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Westward Ho: Kanye West lost the sped-up Chipmunk samples and subbed in pianos and strings.

The Cost to Floss

'Late Registration' documents Kanye West's conflicted new world

By Todd Inoue

HOORAY for the Internet. Lord of the Rings geeks can get laid, forgetful spouses can overnight anniversary gifts and intrepid desktop sleuths can download the new Kanye West record, Late Registration, weeks before its official release. Kanye's thick book of A-list production credits and Grammy nods for his first solo album, College Dropout. ensured that his new record, officially due out Aug. 30, would spring more leaks than a rusted radiator. Without a lot of effort, the album miraculously popped on hard drives worldwide to the joy of intrepid file traders and hip-hop cyberhacks. Except me, of course.

Kanye is able to thrive where other producers-slash-rappers don't. Kanye doesn't outsource his material to the point of distraction. He makes sure his slice of cake is the biggest. To point: he convinced the Game and Jamie Foxx to sing the hooks on "Crack Music" and "Gold Digger," respectively. Just the hooks. That's pull. That's nerve. That's Kanye.

Late Registration shouldn't work—his mumbled, lackadaisical vocal and tendency to overproduce his songs puts hip-hop heads on the fence. Maybe, but saying a Kanye West track is overproduced is like complaining there are too many lights during Disneyland's Main Street Electrical Parade. Kanye's work thrives off the glitzy bells, whistles and swooning string arrangements. Nobody beefed about Alicia Keys' "You Don't Know My Name," Jay-Z's "Izzo (H.O.V.A)" or John Legend's "Ordinary People"—all West creations.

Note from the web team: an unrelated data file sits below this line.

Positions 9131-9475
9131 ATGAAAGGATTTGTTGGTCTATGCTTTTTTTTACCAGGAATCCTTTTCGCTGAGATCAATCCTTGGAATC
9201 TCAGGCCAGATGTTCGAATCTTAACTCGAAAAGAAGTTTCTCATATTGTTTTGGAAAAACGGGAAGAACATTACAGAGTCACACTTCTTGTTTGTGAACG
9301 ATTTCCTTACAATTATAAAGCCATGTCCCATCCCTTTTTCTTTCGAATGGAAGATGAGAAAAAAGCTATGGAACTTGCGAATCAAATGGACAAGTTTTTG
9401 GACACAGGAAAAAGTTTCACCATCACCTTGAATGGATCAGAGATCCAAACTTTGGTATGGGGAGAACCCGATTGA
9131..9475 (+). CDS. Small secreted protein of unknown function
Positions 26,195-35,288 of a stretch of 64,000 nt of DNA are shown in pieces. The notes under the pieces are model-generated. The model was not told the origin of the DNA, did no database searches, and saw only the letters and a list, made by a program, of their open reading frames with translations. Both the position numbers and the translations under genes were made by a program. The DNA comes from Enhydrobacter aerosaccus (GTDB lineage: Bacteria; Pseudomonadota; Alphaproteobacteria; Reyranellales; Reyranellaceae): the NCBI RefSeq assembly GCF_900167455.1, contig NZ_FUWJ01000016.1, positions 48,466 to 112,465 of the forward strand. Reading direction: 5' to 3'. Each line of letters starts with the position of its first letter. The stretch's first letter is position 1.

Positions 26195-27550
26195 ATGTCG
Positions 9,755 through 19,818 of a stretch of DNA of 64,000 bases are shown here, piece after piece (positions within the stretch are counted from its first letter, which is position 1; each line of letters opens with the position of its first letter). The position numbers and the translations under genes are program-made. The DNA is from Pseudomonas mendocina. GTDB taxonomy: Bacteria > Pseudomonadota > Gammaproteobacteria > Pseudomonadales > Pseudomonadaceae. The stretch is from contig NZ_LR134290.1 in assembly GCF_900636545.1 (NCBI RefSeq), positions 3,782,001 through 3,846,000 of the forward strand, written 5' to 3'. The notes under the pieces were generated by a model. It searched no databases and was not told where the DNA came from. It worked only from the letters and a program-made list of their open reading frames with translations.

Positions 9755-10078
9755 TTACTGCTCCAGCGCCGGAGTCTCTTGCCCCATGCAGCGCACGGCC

Late Registration shows Kanye exploring the soul—both the music and his inner being. Jon Brion (Aimee Mann, Fiona Apple, P.T. Anderson movie scores) co-produced Late Registration and reined in some things and exploded others. West's love of the piano is fully fleshed, perhaps a leftover from the John Legend sessions. The most noticeable shift is the disappearance of the sped-up soul samples, a Kanye staple, and in their place are string sections that swoon like a James Cameron movie.

A couple of spins through and the dominant impressions emerge. He's an eclectic accepted into a world of big spenders. He's giving in to temptation but struggling to navigate the moral land-mine field spread out in front of him. The single "Diamonds From Sierra Leone" describes the scenario of affording iced jewelry yet feeling guilty for all the lives and limbs lost from diamond harvesting. "Touch the Sky" distills his past three years over a joyous Curtis Mayfield sample from "Move On Up." "I'm trying to right my wrongs but those same wrongs help me write these songs." "Addiction" reduces the conundrum down to a simple equation: why does everything that's supposed to be bad feel so good? Then the clouds form on "Bring Me Down," a dis track that features R&B singer Brandy.

But as the platinum plaques pile up, it's difficult to sympathize with certain aspects of West's troubles. "Gold Digger," "Celebration" and "Bittersweet" bring up ancient stereotypes of trifling females stalking guys for loot. But just when these songs could make Late Registration appear like Maxim guest-editing the Robb Report, he drops dedications to his mother ("Hey Mama") and a sick grandmother ("Roses").

But that's Kanye, the biggest conflict diamond of all. The song I wanted to hate the most—"Heard 'Em Say," a duet with Maroon 5's Adam Levine—is probably one of the best opening songs on any album this year. On paper, it sounds ridiculous (Maroon 5 sucks!) but Levine drops plinking piano and fey vocal over a doubled-up beat as Kanye spits hot fire. Simple and elegant and it works.

Is any record worth risking a lawsuit from record companies? Late Registration is, but the labels need not worry. The album will debut at No. 1 anyway.


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From the August 31-September 6, 2005 issue of Metro, Silicon Valley's Weekly Newspaper.

Copyright © 2005 Metro Publishing Inc. Metroactive is affiliated with the Boulevards Network.

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